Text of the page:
Auction clearance rates rise as sellers cut price hopes

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Sydney’s clearance rate rose for the third month in a row to 61.2 per cent, while Melbourne’s clearance rate also rose for three consecutive months to 61.4 per cent.

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Brisbane, mostly a market of private sales, recorded a 44.5 per cent October clearance rate, up for the third month in a row.

Domain chief of research and economics Dr Nicola Powell said the rising auction clearance rates showed the auction market was now finding balance between buyer and seller expectations.

“It takes time for the impact of interest rate rises to settle and for the market to become adjusted,” Powell said. “Buyers and sellers are now meeting each other better.”

The number of auctions held in spring was down on previous years, which could also have boosted the October clearance rate, she said. On the quiet first Saturday of November, Sydney recorded a preliminary clearance rate of 66.8 per cent, its highest since late March, while Melbourne’s result was 61.1 per cent.

Auction volumes are down over the year, but are up since September.

Auction volumes are down over the year, but are up since September.Credit:Joe Armao

“While trending lower than this time last year, clearance rates have held steady across the capitals and auction volumes continue to rise,” Powell said. “With these conditions set to continue, sellers will have little choice but to adapt to further rate rises and potential price falls.”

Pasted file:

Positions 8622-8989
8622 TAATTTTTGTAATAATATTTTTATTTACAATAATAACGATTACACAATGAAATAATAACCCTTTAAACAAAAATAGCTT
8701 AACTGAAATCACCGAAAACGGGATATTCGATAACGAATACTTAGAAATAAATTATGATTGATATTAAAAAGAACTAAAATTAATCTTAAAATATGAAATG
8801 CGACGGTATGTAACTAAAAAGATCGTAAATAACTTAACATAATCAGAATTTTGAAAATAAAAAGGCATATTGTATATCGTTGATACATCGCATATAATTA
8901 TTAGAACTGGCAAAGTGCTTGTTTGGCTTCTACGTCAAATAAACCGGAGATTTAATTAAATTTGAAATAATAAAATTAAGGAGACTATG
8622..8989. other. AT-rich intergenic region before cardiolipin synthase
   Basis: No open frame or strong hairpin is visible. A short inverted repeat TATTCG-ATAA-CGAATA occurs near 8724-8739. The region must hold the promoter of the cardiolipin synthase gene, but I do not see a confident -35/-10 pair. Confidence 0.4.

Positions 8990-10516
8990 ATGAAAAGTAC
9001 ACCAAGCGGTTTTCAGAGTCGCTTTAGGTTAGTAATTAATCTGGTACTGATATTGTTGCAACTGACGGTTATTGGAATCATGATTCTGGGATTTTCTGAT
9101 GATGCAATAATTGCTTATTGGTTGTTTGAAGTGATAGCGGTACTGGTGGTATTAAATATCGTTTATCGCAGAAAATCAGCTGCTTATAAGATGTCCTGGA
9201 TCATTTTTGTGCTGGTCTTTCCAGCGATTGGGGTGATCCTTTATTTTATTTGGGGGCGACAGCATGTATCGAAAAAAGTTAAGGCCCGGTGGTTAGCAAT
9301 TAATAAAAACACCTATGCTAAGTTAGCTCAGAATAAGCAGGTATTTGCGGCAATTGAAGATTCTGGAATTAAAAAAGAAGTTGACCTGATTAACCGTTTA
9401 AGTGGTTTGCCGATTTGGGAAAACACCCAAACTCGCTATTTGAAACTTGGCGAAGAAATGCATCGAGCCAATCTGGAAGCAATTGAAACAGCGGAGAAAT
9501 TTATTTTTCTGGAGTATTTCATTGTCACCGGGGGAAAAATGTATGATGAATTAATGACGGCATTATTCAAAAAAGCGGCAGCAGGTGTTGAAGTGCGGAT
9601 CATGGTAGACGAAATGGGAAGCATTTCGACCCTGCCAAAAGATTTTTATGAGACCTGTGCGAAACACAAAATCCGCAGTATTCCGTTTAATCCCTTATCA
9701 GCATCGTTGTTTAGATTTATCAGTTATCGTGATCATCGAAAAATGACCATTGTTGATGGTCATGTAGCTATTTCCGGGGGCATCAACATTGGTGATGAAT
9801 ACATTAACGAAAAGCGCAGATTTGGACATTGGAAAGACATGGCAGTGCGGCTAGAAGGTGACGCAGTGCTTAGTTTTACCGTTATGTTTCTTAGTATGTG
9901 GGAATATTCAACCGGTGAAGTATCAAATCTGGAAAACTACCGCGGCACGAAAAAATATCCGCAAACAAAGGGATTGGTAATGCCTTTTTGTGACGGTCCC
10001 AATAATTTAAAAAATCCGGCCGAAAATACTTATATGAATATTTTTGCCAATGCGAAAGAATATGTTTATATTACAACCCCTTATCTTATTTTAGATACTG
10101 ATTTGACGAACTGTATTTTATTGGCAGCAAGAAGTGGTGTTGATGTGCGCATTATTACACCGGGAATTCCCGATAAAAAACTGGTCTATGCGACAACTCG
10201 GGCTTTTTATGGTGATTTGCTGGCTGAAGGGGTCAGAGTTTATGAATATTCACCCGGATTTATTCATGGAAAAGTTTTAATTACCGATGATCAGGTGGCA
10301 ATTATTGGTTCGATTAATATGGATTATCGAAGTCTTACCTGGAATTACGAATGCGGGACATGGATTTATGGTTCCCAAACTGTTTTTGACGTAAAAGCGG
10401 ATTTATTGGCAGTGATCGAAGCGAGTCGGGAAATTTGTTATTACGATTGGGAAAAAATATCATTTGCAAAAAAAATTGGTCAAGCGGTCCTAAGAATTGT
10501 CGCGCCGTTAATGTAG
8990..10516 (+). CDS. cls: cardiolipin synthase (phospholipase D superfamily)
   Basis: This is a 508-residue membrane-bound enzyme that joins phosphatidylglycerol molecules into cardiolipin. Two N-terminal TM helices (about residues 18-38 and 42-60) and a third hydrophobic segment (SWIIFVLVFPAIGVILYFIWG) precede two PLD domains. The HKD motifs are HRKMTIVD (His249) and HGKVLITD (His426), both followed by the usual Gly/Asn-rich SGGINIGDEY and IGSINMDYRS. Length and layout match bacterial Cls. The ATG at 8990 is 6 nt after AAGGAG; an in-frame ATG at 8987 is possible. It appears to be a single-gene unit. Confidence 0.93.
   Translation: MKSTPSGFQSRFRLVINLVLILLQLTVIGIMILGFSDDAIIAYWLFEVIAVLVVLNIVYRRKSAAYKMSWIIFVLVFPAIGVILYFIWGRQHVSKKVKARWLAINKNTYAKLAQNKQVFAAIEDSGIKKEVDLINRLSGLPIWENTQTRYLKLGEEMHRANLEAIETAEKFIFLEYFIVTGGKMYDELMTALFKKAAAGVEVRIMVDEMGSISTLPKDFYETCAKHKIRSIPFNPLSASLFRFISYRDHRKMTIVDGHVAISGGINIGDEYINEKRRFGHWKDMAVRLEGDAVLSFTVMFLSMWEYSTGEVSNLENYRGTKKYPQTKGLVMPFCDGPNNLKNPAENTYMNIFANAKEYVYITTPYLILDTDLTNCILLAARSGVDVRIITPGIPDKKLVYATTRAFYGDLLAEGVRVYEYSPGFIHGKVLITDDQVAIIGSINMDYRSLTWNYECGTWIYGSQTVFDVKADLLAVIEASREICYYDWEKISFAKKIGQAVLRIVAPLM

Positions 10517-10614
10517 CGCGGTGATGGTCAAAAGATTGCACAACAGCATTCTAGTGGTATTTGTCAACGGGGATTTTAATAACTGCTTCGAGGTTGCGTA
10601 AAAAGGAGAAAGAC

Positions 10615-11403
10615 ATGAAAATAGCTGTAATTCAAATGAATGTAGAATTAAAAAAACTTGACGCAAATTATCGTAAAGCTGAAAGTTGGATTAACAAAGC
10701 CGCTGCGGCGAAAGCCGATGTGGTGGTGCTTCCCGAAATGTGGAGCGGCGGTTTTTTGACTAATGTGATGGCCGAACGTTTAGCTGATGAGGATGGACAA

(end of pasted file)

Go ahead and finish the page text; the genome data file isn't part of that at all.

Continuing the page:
Although there was a boost in auction clearance rates in October, house prices were still falling, Powell said, as buyers found their budgets squeezed by interest rate rises.

Sydney and Melbourne recorded their fastest ever house price falls in the September quarter, down 5.2 per cent in Sydney and 4.3 per cent in Melbourne.

In Sydney, Belle Property Lane Cove director Tim Holgate agreed that buyers’ and sellers’ price expectations were levelling out.

“There’s certainly some buyers out, and because the market is off from where it was, they are hoping to get a better deal,” Holgate said.

He said buyers were now looking at all types of properties, after a rush to larger homes during COVID-19.

Homes selling well were more likely to be well presented and need little or no renovation to be livable, he said.

“They need to look beautiful,” Holgate said.

In Melbourne, Jellis Craig Fitzroy partner and auctioneer Michael Amarant said some buyers and sellers were sitting on their hands, waiting for the dust to settle from the “tumultuous and sudden rise” in interest rates.

He agreed that homes in need of little work were selling well, a big change in the local market.

“Five years ago, in Fitzroy, if you had an unrenovated terrace, the excitement levels would blow out immensely,” Amarant said. “But now buyers are far more judicious and cautious about it.”

While the market had received a shock, interest rates were returning to more normal levels after falling to record lows during 2020 and 2021.

“It’s refreshing that most people coming into the market are pretty sober and realistic about prices,” he said. “It’s easier to find a common accord, or common ground.”



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